Drugstore Cowboy Is a Breakthrough Portrait of Addiction
By Robert Silva
When “Just Say No” was a schoolyard slogan and the War on Drugs was a moral crusade, Gus Van Sant’s indie classic offered an unapologetic view of dependency.
Released in 1989, Drugstore Cowboy sees its world through the eyes of its characters: drugstore-robbing junkies in the 1970s Pacific Northwest. The sophomore breakthrough of director Gus Van Sant (Good Will Hunting, Last Days), the film is casually idiosyncratic, shifting from absurdist comedy to downbeat drama, and back again. It’s a fitting style for characters whose lives veer from ecstasy to dread, depending on whether the next fix is in hand.
Matt Dillon plays the crew’s leader, Bob, a resourceful schemer with a sixth sense for cosmic dangers. Much of the deadpan comedy of Drugstore Cowboy comes from Bob’s superstitions about dogs and mirrors. “A goddamn hat on the bed is the king of them all,” Bob instructs newbie Nadine, a very young Heather Graham, with grave seriousness. “If I ever see a hat on a bed in this house, man, like, you’ll never see me again.” Van Sant depicts Bob’s delusions as a Pop Art swirl of hats, superimposed over his creased brow, spinning as if on the wheel of fate.
Squirreling away grab-and-go opiates, the addicts form a makeshift family. Bob, the patriarch, has lost sexual interest in his wife, Diane (Kelly Lynch), but they’re inseparable in other ways. “I loved her,” Bob recalls in the film’s opening narration. “And man, she loved dope. So we made a good couple.” Nadine and her beau, goateed sideman Rick (James LeGros), complete the pack.
Their methods are simple: Nadine fakes a seizure in a drugstore. The pharmacist runs to help. Bob scurries behind the counter and shoves pill bottles into a trash bag. It’s advanced shoplifting. Drugstore Cowboy captures these freewheeling lives with a minimum of moralizing. After all, they know what they want — how many people can you say that about? — and they live in the moment. It’s either the best moment in their life, or the worst.
Without giving too much away, something bad happens halfway through the film. It shifts in tone as Bob tries to get clean on the methadone program. Van Sant doesn’t ham up recovery in a teachable moment. Bob lives in a fleabag Portland hotel. He gets a job drilling holes in machinery. It feels like a daydream, perhaps because it is.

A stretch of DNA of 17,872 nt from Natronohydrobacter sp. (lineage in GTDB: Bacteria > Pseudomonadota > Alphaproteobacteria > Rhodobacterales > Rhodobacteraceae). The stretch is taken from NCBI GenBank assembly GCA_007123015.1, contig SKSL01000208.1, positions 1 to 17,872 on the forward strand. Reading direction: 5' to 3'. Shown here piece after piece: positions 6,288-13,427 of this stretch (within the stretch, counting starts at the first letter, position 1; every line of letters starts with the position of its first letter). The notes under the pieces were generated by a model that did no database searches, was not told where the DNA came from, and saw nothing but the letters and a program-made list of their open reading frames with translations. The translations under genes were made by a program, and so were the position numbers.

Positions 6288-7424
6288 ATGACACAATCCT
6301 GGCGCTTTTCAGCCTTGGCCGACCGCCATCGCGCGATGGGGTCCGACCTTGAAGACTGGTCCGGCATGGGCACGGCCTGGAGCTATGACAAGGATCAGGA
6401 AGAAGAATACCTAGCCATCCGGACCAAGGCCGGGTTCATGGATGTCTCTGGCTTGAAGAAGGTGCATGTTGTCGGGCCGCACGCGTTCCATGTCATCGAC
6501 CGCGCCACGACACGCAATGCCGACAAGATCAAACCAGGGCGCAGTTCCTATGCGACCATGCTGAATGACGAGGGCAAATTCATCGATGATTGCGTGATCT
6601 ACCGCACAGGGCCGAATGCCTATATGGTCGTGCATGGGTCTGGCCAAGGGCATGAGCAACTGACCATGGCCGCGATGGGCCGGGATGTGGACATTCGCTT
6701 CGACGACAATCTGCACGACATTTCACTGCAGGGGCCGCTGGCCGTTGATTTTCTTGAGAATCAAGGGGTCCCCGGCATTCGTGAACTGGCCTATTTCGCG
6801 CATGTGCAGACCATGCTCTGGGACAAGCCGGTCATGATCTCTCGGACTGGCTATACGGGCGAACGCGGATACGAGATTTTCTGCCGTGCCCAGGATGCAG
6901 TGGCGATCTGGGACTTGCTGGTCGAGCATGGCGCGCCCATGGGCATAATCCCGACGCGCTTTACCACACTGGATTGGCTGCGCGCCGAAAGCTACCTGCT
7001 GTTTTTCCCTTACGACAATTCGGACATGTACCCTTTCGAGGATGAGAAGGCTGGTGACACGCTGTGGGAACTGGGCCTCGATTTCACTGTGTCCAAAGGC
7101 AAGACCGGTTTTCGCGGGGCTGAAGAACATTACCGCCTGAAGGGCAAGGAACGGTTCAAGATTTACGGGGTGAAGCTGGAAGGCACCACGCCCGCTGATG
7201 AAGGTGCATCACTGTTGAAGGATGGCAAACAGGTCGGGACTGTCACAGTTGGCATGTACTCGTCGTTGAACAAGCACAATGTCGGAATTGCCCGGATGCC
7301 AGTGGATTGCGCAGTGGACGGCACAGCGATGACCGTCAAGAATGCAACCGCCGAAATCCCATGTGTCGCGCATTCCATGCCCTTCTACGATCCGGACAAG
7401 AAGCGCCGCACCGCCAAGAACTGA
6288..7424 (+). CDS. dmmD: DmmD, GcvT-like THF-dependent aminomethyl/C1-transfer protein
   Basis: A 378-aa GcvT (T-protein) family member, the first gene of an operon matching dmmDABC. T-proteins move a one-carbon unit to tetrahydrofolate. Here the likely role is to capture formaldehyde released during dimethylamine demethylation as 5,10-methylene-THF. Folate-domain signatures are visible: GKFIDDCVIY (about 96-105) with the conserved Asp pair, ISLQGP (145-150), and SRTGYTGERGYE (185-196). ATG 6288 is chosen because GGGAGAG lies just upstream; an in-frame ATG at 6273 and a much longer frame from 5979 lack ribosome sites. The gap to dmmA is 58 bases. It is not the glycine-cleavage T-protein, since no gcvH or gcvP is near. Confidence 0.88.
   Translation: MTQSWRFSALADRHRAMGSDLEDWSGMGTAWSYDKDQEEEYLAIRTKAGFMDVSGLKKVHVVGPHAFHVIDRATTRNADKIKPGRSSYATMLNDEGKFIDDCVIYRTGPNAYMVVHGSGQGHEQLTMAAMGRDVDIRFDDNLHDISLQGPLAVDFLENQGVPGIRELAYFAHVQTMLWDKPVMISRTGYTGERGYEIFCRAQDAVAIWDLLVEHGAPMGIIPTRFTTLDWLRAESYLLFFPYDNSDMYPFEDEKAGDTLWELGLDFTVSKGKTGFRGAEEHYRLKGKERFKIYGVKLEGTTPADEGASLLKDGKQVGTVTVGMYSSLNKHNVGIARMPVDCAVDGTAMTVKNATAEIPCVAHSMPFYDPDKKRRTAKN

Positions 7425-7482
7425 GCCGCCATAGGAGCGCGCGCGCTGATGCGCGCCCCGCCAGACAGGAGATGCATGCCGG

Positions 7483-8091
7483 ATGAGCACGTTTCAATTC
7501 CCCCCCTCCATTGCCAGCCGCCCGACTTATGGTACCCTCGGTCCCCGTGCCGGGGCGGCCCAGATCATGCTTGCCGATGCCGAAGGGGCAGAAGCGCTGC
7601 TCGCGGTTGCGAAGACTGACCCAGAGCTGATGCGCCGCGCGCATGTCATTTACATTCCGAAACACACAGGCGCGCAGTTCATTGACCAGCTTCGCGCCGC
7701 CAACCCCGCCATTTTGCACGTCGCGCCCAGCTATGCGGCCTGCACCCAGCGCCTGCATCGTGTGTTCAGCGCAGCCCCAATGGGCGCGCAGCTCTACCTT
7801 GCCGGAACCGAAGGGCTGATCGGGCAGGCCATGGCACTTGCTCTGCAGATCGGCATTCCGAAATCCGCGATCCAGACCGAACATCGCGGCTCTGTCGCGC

It’s not exactly a Come to Jesus moment, and chances are this won’t be Bob’s last attempt at getting clean. He meets an elderly dope fiend, played by Naked Lunch writer William S. Burroughs, who is on “the program” but still looks back fondly on his druggy days. The old man is going through the motions, but hasn’t really bought into ordinary life. He’s still thinking about the good times he hasn’t lost his taste for. That perspective is Drugstore Cowboy in a nutshell.
These characters are perhaps a little too cleaned up, but audiences have seen the dirty realism of junkies before. Drugstore Cowboy offers more of how this crew see themselves, how they tell their own stories: misfits living an alternate existence to the workaday world, where happiness is measured out in small doses, if at all.
Does anyone change? Is life guided by anything more than random logic? Hats on beds? Perhaps why Drugstore Cowboy still works is that it is unresolved, the opposite of a cautionary tale. It doesn’t have anything to say about drug addiction except that it’s hard, fatalistic work.
The unrepentant tone can surely be traced to James Fogle, who wrote the novel Drugstore Cowboy in prison, and knocked off drugstores in real life. Screenwriter Daniel Yost befriended Fogle and brought the unpublished book to Van Sant’s attention. This circularity of Fogle’s life is mirrored in the film which begins and ends with Bob in an ambulance gurney. Bob goes everywhere and nowhere. “We played a game we couldn’t win,” Bob says at the film’s start. “To the utmost.”